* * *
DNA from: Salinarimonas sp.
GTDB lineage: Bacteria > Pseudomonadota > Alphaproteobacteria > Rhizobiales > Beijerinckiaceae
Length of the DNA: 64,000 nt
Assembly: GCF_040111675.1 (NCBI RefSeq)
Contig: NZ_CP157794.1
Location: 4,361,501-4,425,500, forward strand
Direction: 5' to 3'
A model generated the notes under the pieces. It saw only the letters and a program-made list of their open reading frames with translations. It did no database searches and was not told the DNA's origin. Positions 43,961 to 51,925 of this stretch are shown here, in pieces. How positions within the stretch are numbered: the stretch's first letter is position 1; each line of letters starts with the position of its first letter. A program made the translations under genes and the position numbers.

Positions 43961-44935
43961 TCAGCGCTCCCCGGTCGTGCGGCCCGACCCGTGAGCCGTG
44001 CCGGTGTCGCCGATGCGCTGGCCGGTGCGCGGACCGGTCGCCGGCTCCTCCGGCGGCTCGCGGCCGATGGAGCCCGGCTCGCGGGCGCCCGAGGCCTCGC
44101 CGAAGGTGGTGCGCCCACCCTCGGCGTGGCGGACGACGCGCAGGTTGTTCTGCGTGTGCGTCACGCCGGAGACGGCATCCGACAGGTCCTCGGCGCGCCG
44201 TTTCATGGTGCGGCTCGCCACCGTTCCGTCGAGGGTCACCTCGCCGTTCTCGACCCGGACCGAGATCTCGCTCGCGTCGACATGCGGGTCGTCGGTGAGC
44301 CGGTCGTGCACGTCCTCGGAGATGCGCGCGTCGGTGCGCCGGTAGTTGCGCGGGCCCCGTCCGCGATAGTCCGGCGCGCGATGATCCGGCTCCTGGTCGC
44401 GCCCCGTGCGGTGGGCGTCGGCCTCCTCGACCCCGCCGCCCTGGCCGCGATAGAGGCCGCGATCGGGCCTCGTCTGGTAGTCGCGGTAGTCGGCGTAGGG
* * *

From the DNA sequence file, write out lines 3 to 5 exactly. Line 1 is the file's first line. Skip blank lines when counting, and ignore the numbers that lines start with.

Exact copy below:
Length of the DNA: 64,000 nt
Assembly: GCF_040111675.1 (NCBI RefSeq)
Contig: NZ_CP157794.1